KDM2B links the Polycomb Repressive Complex 1 (PRC1) to recognition of CpG islands.
Farcas AM., Blackledge NP., Sudbery I., Long HK., McGouran JF., Rose NR., Lee S., Sims D., Cerase A., Sheahan TW., Koseki H., Brockdorff N., Ponting CP., Kessler BM., Klose RJ.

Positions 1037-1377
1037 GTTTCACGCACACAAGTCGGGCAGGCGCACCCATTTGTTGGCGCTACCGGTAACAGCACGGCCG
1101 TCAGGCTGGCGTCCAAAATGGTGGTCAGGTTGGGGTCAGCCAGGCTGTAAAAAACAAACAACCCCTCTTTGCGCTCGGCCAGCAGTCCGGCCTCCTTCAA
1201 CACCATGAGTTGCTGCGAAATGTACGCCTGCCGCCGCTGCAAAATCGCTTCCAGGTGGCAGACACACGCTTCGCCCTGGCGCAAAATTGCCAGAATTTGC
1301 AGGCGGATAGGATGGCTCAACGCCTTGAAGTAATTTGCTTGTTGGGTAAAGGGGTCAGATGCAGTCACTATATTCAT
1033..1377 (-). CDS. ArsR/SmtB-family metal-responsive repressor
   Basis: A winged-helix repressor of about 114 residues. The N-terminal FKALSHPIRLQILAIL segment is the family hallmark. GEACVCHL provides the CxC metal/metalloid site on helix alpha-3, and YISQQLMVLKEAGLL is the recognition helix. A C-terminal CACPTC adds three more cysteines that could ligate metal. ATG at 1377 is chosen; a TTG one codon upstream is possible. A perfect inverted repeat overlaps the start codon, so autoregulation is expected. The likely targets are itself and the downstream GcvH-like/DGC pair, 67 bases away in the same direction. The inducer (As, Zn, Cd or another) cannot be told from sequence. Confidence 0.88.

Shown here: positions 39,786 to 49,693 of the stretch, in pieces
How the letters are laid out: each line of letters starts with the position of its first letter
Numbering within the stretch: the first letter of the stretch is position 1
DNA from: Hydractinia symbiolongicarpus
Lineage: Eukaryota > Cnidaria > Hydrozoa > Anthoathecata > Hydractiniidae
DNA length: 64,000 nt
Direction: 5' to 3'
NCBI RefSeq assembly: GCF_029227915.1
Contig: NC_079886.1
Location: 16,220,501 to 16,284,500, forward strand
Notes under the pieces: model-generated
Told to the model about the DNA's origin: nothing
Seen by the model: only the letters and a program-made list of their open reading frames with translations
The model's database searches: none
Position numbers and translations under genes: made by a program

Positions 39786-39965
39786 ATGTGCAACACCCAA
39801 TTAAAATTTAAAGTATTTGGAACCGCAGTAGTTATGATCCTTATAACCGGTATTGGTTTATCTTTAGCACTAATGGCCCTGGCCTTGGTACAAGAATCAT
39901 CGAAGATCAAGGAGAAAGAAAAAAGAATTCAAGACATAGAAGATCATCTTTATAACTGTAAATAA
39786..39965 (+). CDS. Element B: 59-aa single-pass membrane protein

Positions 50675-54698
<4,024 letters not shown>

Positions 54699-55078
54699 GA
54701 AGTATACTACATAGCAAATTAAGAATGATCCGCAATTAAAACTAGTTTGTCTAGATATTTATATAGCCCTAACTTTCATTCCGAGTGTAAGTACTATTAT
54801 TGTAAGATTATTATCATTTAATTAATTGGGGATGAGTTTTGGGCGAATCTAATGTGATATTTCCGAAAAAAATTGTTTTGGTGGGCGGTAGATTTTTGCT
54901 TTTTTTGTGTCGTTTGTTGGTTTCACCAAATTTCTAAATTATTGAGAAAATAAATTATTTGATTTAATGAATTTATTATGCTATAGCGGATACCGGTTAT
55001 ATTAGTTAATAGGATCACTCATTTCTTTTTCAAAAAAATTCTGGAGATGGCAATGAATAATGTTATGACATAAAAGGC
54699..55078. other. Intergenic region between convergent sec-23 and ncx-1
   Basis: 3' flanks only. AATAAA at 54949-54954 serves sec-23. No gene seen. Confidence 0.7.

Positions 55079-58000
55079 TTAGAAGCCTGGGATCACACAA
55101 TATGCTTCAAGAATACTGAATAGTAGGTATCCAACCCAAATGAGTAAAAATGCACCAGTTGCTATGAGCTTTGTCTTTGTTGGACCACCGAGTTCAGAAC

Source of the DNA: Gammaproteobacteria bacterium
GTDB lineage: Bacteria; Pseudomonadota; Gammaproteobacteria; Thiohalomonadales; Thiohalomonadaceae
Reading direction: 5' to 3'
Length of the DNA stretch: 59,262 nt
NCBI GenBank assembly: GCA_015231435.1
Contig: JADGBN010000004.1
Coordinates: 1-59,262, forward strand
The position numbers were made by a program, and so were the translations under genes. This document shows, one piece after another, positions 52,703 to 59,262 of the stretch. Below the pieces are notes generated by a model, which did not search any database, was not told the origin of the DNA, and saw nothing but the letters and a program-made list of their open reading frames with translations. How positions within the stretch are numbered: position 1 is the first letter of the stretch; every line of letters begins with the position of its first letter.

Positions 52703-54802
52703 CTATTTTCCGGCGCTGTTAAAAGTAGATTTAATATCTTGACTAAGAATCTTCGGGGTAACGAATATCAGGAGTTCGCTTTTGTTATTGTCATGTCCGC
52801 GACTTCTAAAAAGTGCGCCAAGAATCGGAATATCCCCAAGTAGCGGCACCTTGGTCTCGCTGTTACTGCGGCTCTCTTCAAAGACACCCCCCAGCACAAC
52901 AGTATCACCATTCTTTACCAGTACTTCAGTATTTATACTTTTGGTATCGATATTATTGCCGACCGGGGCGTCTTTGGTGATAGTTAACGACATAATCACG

CpG islands (CGIs) are associated with most mammalian gene promoters. A subset of CGIs act as polycomb response elements (PREs) and are recognized by the polycomb silencing systems to regulate expression of genes involved in early development. How CGIs function mechanistically as nucleation sites for polycomb repressive complexes remains unknown. Here we discover that KDM2B (FBXL10) specifically recognizes non-methylated DNA in CGIs and recruits the polycomb repressive complex 1 (PRC1). This contributes to histone H2A lysine 119 ubiquitylation (H2AK119ub1) and gene repression. Unexpectedly, we also find that CGIs are occupied by low levels of PRC1 throughout the genome, suggesting that the KDM2B-PRC1 complex may sample CGI-associated genes for susceptibility to polycomb-mediated silencing. These observations demonstrate an unexpected and direct link between recognition of CGIs by KDM2B and targeting of the polycomb repressive system. This provides the basis for a new model describing the functionality of CGIs as mammalian PREs.DOI:http://dx.doi.org/10.7554/eLife.00205.001.